The process of disposing (selling) a Canadian property while an individual is considered a “non-resident” for tax purposes is unlike the process for Canadian residents.
As a Canadian resident, you are required to report the sale of property on your regular annual income tax return, whereas the process for Canadian non-residents is more complex and requires the involvement of an expert accounting firm and real estate lawyer.
When a taxable Canadian property (in this article we are specifically referring to Canadian real estate) is sold by a non-resident, your lawyer is required to hold in trust 25% of the gross proceeds of the sale for your share of the property, until the issuance of the Certificate of Compliance by the CRA. An application to request the Certificate of Compliance must be submitted within 10 days of the property sale or you will be subject to penalties of $25/day (minimum of $100) to a maximum of $2,500. This application is used to calculate 25% of your taxable net capital gain, not including selling expenses. Selling expenses are captured at a later date on your non-resident Canadian “Sale of Property Return.” Once the application is reviewed and assessed, the CRA will request a payment of the withholding tax and then the remainder of funds held in trust by the lawyer can be released to you.
If this property was used as a principal residence, you may be eligible for a full or partial Principal Residence Exemption on tax owing, depending on whether the use of the property changed from a principal residence to a rental property or if an election was filed. When a change in use occurs, you can submit an election so the property continues to be deemed as your principal residence for an additional number of years, resulting in an exemption from capital gains.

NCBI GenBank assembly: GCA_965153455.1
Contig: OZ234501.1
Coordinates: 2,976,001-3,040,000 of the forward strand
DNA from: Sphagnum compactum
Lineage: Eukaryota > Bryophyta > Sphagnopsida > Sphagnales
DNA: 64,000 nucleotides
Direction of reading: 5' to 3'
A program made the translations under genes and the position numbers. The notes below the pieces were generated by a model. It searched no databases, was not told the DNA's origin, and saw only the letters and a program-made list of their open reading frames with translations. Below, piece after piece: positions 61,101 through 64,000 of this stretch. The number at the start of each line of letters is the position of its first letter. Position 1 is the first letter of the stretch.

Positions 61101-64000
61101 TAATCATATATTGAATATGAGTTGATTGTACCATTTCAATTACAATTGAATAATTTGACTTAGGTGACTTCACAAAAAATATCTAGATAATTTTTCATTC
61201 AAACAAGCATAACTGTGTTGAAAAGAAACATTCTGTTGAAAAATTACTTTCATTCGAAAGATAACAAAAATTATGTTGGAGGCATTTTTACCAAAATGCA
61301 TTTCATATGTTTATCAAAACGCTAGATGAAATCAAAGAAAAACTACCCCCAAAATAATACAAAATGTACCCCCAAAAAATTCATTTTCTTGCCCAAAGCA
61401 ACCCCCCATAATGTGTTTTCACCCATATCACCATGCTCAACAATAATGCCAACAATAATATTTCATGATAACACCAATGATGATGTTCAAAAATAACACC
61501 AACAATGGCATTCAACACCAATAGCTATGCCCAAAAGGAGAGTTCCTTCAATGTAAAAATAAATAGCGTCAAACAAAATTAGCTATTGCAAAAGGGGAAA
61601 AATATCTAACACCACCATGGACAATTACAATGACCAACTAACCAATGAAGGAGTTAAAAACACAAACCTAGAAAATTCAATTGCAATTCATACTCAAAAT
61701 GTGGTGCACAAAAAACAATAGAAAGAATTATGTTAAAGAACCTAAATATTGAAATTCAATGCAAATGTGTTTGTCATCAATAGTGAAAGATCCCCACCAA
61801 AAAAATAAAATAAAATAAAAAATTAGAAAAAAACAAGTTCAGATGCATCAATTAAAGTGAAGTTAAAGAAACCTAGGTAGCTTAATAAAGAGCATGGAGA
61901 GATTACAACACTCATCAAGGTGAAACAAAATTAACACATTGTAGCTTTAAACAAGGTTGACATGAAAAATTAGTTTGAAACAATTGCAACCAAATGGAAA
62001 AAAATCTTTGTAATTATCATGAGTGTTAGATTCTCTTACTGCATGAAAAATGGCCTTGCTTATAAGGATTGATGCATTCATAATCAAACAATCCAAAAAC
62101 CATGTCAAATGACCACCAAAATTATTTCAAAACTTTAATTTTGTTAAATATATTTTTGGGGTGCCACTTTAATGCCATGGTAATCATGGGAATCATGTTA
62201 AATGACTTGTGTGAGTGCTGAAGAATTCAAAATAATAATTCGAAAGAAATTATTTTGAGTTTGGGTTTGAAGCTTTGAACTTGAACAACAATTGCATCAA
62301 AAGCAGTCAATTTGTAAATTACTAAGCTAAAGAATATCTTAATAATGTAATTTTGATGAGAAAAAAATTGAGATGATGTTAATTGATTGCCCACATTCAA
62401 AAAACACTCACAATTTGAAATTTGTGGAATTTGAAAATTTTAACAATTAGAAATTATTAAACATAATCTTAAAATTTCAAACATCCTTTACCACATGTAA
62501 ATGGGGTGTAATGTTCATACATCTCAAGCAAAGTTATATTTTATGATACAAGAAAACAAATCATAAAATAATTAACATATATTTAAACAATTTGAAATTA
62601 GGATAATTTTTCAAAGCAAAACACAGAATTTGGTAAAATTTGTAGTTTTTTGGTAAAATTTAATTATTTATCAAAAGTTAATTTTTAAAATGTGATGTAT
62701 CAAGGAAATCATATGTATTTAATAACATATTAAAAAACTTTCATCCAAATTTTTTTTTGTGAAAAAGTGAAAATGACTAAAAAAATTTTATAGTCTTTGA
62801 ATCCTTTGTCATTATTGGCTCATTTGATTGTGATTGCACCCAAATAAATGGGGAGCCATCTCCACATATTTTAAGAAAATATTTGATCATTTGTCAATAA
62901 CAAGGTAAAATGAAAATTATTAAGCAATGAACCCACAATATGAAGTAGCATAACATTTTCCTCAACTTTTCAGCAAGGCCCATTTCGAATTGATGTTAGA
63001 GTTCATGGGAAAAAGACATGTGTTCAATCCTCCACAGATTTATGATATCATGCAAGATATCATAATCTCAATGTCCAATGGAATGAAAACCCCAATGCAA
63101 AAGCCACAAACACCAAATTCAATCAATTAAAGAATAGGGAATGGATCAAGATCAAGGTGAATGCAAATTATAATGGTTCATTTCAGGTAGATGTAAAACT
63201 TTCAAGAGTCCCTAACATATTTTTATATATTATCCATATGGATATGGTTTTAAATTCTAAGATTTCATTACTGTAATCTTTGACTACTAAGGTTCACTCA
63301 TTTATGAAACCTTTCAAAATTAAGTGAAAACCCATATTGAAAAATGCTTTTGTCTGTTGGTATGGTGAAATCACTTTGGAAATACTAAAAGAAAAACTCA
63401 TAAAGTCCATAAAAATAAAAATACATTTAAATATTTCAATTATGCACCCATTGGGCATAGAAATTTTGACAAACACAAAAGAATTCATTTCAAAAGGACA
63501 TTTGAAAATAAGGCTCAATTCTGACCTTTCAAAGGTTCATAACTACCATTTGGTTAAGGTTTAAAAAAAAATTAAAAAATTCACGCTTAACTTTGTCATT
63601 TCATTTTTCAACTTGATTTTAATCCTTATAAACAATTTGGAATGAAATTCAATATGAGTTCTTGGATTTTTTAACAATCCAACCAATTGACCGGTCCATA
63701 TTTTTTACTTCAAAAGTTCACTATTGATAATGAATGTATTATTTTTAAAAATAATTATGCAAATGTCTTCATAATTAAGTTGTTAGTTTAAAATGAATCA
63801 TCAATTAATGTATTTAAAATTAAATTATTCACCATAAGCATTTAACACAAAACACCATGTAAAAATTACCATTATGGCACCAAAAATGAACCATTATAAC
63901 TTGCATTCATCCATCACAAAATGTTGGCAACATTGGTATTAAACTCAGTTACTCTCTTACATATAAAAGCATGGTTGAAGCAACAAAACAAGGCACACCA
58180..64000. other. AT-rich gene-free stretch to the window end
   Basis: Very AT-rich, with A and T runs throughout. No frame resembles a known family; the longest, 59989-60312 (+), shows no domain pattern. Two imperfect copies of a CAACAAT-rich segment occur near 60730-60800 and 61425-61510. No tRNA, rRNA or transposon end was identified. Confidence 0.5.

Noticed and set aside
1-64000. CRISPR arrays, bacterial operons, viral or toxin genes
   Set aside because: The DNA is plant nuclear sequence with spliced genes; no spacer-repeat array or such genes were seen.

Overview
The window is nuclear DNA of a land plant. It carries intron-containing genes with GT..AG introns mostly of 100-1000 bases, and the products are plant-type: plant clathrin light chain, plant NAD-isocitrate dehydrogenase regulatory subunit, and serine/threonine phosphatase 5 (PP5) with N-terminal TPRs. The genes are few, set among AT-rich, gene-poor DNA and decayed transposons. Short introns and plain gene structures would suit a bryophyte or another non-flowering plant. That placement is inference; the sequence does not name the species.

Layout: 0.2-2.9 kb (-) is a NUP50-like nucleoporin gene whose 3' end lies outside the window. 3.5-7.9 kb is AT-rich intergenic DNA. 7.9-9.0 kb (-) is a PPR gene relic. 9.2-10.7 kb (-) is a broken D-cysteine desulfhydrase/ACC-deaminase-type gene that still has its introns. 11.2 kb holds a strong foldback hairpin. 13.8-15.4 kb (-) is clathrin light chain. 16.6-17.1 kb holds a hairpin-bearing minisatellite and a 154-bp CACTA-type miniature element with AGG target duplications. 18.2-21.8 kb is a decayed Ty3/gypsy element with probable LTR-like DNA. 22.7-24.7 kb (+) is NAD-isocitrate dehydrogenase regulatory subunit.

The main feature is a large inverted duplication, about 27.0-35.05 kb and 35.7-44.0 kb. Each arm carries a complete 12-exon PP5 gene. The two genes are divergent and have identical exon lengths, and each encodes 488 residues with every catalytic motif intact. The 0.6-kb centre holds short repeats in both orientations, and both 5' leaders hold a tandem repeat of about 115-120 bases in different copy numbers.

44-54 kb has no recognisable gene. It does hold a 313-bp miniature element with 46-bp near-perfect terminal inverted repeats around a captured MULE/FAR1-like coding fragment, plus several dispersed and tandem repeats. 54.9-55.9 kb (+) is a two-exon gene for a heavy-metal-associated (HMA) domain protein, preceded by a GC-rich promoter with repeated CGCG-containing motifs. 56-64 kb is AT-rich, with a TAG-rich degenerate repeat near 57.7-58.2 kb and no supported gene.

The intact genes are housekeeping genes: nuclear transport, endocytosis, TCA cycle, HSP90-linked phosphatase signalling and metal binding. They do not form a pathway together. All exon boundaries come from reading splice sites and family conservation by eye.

Following the year of sale, non-residents are required to file an income tax return to report the sale of property by April 30. On this return, you are allowed to claim selling expenses related to the property sale, such as legal fees and realtor commissions. By claiming selling expenses on this return, you are ultimately reducing your capital gains and will most likely receive a refund (if there was tax remitted).
Important to note, failing to comply with the CRA’s requirements when disposing a property as a non-resident can result in the purchaser of your property inheriting your tax burden. Engaging the services of a professional accounting firm to guide you through this intricate process is vital, so that neither you or the other parties involved are faced with complications in the future!
Written for Trowbridge Professional Corporation.
Contact Trowbridge Professional Corporation at Info@trowbridge.ca or contact me directly at Ruby.Chouhan@trowbridge.ca
[Disclaimer: Please keep in mind that everyone’s specific situation is unique. Always seek the advice of a qualified tax advisor. Trowbridge has been providing tax expertise for over 15 years, on a global basis, and provides this article as general information, believed to be correct at the time of publishing. This information should not be used without consulting a tax specialist].